An infarct of the parietal lobe is the death of its tissues caused when an obstruction of the blood supply causes a lack of oxygen.
The parietal lobe is one of the four major lobes of the brain.
The left and right parietal lobes control the sensations of touch, pressure, pain, spatial awareness, and judgment of texture, weight, size, and shape.
The symptoms of parietal damage differ, depending on which areas are affected.
One side (right or left)
- Inability to identify an object by touch or a number or letter traced on the skin
- Weakening of one side of the body
- Loss of the field of view on the same half or in the same quadrant in both eyes
- Inability to recognize the side of the body opposite to the damaged lobe
Dominant (left) lobe (in right-handed individuals)
- Difficulty in speaking, listening, reading, and writing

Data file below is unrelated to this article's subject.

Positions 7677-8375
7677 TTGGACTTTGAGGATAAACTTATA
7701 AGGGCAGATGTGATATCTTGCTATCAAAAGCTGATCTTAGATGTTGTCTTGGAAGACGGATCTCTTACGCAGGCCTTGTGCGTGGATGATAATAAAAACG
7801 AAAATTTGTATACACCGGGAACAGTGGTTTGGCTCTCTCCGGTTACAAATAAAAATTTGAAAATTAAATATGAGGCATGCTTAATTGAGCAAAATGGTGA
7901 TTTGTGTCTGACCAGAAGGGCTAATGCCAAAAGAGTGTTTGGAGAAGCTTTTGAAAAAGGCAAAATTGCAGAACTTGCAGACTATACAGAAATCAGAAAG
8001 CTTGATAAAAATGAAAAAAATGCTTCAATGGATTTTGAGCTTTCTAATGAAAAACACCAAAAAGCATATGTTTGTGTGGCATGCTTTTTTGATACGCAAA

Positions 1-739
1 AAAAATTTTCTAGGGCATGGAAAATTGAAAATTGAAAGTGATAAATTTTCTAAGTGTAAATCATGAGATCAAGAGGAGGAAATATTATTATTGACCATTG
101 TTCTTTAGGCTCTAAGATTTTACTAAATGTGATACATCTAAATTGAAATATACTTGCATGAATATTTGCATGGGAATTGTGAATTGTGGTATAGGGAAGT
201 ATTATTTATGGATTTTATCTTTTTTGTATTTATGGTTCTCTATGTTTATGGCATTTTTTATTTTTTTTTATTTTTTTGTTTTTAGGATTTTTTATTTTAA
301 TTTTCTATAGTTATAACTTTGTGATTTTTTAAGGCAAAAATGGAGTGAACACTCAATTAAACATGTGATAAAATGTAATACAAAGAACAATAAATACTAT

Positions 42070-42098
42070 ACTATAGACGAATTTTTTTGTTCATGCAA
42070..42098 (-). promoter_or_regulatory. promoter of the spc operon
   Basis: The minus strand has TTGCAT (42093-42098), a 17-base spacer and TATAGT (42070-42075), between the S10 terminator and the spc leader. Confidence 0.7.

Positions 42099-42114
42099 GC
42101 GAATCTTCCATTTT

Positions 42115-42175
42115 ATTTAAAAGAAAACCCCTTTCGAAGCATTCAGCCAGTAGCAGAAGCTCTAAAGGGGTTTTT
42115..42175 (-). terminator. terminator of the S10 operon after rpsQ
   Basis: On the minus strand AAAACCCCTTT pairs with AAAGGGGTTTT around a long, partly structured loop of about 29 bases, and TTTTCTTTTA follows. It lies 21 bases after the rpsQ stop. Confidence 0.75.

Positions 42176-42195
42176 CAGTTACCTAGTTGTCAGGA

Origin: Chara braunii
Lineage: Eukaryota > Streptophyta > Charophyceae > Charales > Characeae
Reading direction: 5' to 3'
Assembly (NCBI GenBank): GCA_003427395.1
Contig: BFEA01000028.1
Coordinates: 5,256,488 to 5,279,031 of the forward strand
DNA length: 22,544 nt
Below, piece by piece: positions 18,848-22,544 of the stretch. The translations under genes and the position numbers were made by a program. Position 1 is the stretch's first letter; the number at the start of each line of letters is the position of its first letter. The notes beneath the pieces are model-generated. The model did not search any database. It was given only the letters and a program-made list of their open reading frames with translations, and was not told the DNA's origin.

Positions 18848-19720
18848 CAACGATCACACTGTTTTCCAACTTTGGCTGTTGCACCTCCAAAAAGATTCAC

- Gertsmann syndrome (severe difficulty in making arithmetical calculations, inability to write coherently and to distinguish, name, and recognize the fingers, confusion of right and left)
- Inability to perform tasks or movements when asked
Non-dominant (right) lobe
- Inability to process and perceive stimuli on the left side of the body or the environment
- Sensory and visual inattention
- Inability to dress or to build, assemble, and draw objects
- Inability to locate named objects or to judge their distance.
- Balint syndrome (inaccuracy of visually guided arm movements; absence of voluntary and purposeful eye movement; inability to perceive more than a single object at a time)
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